The game has changed. Somewhere in the ’80s and ’90s, managers and pitching coaches and general managers and the best arms in Major League Baseball decided that starting pitchers no longer needed to throw 15 or 20 complete games a year and push 300 innings.
No pitcher has thrown 300 innings since Steve Carlton in 1980. None has thrown 270 since Randy Johnson in 1999. None has thrown 250 since Justin Verlander in 2011.
So today, no one wonders why the Indians’ Corey Kluber has never thrown more than 236 innings in a season, or completed more than four games in a year. In the ’90s, every season had a pitcher with at least 10 complete games. In the ’70s, the league leaders were well into the 20s in complete games.
Now? One player in the last 17 years, James Shields in 2011, has thrown at least 10 complete games in a season.
The same has happened in basketball.
In 1967-68, the first year of the 82-game schedule, 11 guys played at least 3,000 minutes, with 31-year-old Wilt Chamberlain setting a record for an 82-game season that still stands – 3,836 minutes.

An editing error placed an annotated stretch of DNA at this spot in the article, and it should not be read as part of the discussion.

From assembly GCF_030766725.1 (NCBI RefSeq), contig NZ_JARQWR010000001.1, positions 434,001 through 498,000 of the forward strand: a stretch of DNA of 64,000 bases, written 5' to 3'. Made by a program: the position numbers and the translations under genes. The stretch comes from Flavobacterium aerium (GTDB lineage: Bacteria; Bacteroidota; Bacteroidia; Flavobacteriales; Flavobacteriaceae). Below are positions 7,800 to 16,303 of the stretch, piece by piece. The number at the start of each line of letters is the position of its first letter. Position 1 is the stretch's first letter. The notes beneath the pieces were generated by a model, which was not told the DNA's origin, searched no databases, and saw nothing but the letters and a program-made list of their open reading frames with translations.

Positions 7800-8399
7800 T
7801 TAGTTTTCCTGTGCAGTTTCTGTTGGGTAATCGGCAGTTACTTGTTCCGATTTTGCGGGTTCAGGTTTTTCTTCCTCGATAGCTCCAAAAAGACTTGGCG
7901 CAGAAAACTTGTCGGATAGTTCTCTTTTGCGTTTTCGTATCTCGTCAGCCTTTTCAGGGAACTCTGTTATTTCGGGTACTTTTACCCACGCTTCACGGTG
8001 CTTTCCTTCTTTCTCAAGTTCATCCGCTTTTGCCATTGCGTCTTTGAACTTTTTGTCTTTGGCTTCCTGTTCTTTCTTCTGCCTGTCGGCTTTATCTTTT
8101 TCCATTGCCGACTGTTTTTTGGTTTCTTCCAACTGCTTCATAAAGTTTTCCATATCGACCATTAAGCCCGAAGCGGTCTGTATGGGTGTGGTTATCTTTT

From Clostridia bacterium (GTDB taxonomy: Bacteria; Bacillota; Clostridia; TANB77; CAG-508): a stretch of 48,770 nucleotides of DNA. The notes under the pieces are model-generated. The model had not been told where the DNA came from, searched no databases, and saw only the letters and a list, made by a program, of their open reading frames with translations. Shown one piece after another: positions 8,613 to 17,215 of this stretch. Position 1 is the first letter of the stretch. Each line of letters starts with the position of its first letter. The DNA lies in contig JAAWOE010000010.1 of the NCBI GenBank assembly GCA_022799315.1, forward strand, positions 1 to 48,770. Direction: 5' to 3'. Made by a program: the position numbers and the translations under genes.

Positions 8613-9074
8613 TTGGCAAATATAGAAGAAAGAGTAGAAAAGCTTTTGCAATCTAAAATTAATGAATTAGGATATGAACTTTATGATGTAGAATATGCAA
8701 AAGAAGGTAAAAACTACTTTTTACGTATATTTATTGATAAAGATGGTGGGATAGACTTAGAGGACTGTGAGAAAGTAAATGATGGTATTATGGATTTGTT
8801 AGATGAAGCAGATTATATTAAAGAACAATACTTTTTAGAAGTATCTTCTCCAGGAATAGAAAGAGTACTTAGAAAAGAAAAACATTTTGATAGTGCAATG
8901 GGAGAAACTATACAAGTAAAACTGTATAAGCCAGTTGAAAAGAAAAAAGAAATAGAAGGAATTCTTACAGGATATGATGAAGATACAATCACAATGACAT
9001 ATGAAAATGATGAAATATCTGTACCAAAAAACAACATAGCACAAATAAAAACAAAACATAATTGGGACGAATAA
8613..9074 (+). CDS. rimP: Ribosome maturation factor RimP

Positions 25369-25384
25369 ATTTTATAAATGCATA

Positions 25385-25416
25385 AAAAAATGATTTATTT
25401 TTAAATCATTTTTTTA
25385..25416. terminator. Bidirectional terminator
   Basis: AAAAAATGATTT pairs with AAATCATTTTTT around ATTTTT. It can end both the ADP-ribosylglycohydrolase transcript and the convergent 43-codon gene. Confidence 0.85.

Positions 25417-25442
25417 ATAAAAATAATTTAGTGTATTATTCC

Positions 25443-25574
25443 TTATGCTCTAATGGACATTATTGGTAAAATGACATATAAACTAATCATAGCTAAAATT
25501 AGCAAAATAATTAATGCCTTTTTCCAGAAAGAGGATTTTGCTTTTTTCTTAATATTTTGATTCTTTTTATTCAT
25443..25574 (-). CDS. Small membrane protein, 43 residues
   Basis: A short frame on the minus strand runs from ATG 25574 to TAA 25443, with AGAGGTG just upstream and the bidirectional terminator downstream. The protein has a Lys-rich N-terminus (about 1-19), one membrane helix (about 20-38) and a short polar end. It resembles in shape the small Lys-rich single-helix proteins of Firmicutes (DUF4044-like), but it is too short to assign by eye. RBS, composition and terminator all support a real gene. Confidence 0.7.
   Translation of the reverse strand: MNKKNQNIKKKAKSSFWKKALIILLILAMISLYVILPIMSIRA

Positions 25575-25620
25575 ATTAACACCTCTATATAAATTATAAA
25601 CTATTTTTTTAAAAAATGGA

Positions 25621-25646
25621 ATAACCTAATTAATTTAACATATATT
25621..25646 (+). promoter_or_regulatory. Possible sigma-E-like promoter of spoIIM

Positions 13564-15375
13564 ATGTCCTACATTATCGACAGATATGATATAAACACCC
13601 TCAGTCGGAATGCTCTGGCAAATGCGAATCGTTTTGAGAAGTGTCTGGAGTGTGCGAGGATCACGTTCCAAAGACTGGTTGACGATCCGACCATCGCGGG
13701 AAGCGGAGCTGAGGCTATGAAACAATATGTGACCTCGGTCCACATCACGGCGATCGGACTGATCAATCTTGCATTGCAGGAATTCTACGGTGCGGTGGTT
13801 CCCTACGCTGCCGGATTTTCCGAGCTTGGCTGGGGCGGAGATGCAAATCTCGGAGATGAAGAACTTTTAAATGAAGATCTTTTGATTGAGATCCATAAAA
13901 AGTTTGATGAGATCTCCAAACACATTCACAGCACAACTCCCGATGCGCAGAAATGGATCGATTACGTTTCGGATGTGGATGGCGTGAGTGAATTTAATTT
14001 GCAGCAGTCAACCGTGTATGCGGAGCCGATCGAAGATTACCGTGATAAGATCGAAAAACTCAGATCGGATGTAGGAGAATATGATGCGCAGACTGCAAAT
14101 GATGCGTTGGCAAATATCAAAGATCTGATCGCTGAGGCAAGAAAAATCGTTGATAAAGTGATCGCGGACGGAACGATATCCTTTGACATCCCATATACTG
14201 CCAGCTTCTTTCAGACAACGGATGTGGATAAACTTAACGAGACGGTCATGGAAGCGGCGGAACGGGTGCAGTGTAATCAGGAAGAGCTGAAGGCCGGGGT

In 1990-91, 18 guys played 3,000 minutes.
In 2000-01, 22 guys.
In 2003-04, 18 guys, with 19-year-old rookie James ranking ninth in the league.
In 2008-09, 13 guys.
In 2010-11, 9 guys.
In 2012-13, 5 guys.
In 2013-14, none.
In 2015-16, one.
This year, Minnesota’s Andrew Wiggins and Karl-Anthony Towns are the only two with a chance to reach 3,000 minutes.
The norms changed. The league changed.
The desire, of course, is to compare James and Michael Jordan in everything. But some adjustment for the era is required, at least in certain statistical categories. Minutes is one of them.
This is despite that fact that James has already played more minutes in 14 seasons than Jordan played in his 15 seasons. The overall minutes battle is over, and James is the victor. One of Jordan’s seasons was limited to 18 games by injury and another was just a 17-game season coming off his retirement.
Jordan, however, also had those nearly two seasons away from basketball just before his age 32 season — the season James is playing now without a break.
These are obvious points, but they are required reminders when someone like former Jordan teammate Dennis Rodman is criticizing James for sitting out games, saying it’s something Jordan never did.
But let’s not focus on games missed. Let’s talk superstars and overall minutes.
So who played more than James at the same age?